|The Guardian August 5 2004|
Suspect links Nigerian e-mail address to Al-Qaeda
From Laolu Akande New York (with agency reports)
NIGERIA has once again been named as one of the transit points of some key members of the Al-Qaeda, the Islamic group accused of masterminding the September 11, 2001 terror attack on the United States.
A suspected Osama bin Laden aide, Muhammad Naeem Noor Khan, was arrested in Pakistan recently. Two major U.S. Cable News Networks (CNN) have reported Khan as disclosing that the Al-Qaeda uses web sites and e-mail addresses in Nigeria, Turkey and Pakistan for communication purposes among the terrorists network.
There had recently been reports that traced the movements of some Al-Qaeda suspects to travels and brief stays in the northern part of Nigeria.
In the last three days, two media organisations, the CNN and Fox, have quoted U.S. officials linking Nigeria with the suspected terrorists.
Officials of the Pakistani government have, however, insisted that the suspect's identification might not be real because the man had used multiple aliases in the past.
The CNN said: "U.S. sources said Khan told interrogators that al-Qaeda uses web sites and e-mail addresses in Turkey, Nigeria and tribal areas of Pakistan to pass messages among themselves."
Quoting sources, the CNN said: "Couriers were often used to deliver computer discs, and Khan would then post the messages on Web sites, but only briefly."
It added: "After messages were sent and read, the files were deleted." Such e-mail addresses, according to the report, "were used only two or three times; if the information was really sensitive, an address might be used only once."
That indicates that the Nigerian e-mail address may have been used only once apparently to avoid easy trace.
The U.S. has beefed up security in at least three major cities against possible terrorist attacks, based on the information received from the arrested suspect.
In New York, Washington, DC and Newark in New Jersey, the terror alert was raised to "elevated", causing security checks and several other measures. These include the deployment of gun-toting uniformed men around the cities, especially around specific financial institutions like the CITIGROUP Bank in New York, the New York Stock Exchange, the IMF and World Bank in Washington, DC and Prudential Building in Newark, a major financial institution in the U.S.
The CNN also quoted sources as saying that "Khan assisted in the evaluation of potential targets and served as a clearing house" of information."
The suspect was, however, said to have "told investigators that he does not know where bin Laden is hiding." The CNN sources said Khan's father facilitated a lot of his international travels, but they did not think the father knew what his son was up to.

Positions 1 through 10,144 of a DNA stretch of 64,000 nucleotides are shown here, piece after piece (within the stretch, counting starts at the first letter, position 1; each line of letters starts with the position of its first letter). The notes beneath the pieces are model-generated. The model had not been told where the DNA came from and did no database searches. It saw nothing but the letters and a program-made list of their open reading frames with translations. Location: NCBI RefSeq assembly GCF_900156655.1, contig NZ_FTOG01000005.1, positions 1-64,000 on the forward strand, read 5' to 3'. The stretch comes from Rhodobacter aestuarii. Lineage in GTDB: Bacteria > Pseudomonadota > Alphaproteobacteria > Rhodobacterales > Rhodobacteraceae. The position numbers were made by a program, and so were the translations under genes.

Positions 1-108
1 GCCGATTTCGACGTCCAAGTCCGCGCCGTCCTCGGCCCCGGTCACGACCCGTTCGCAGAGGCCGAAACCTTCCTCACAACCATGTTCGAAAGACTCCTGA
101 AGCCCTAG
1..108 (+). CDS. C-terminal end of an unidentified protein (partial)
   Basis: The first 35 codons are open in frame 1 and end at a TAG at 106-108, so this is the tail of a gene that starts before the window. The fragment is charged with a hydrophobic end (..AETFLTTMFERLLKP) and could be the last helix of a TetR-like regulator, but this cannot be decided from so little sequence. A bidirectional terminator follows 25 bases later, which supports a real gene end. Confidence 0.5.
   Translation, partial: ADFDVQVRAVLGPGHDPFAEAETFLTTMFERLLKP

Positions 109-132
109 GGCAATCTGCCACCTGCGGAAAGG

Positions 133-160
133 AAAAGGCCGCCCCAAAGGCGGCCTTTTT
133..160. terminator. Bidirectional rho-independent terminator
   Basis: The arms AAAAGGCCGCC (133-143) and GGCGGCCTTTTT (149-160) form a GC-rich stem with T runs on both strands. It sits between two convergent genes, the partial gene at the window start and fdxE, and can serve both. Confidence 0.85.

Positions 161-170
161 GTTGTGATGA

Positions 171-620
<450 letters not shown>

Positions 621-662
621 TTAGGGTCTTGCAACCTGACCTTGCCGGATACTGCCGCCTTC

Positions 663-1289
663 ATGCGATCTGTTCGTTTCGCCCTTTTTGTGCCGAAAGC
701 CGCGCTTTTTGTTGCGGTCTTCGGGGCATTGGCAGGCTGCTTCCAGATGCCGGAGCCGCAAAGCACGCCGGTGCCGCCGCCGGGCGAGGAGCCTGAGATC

But critics of the increased security alert said the move might have a political undertone, coming a few days after the Democratic Convention last Thursday in Boston, at which a challenger to incumbent President George W. Bush, Senator John Kerry, was nominated.
The CNN said: "Much of the surveillance of possible terror targets in New York, Newark, New Jersey, and Washington, DC, took place before September 11, 2001, but there was an indication of reconnaissance updates as recently as January, Bush administration officials said Tuesday."
One of President Bush's advisers said: "We know from the way al-Qaeda does business, including on the 9/11 attacks, that they do their homework well in advance, then they update it just before they launch an attack."
Pakistan's information minister, Rashid Ahmad, was also reported as saying that in addition to Khan, his country's security forces had captured "valuable people" who provided "valuable information."
"It is a great achievement of our security forces," Ahmad said, adding: "It is a great breakthrough in the al-Qaeda network."
Ahmad would not reveal any other information, saying that it was "best not to say too much."
As Pakistani officials have in the past, he said more information might be forthcoming.
"We may be in the position to get some good fish in the coming days," he said.
Ahmed Khalfan Ghailani, a Tanzanian arrested in Pakistan last week in connection with al-Qaedas bombings of U.S. embassies in East Africa in 1998, also provided "very important" information, Ahmad said on Monday.
The CNN also quoted a senior Pakistani intelligence official who said seven more suspected al-Qaeda members had been taken into custody since Ghailani's arrest -- including one who was trying to leave the country on Monday morning.`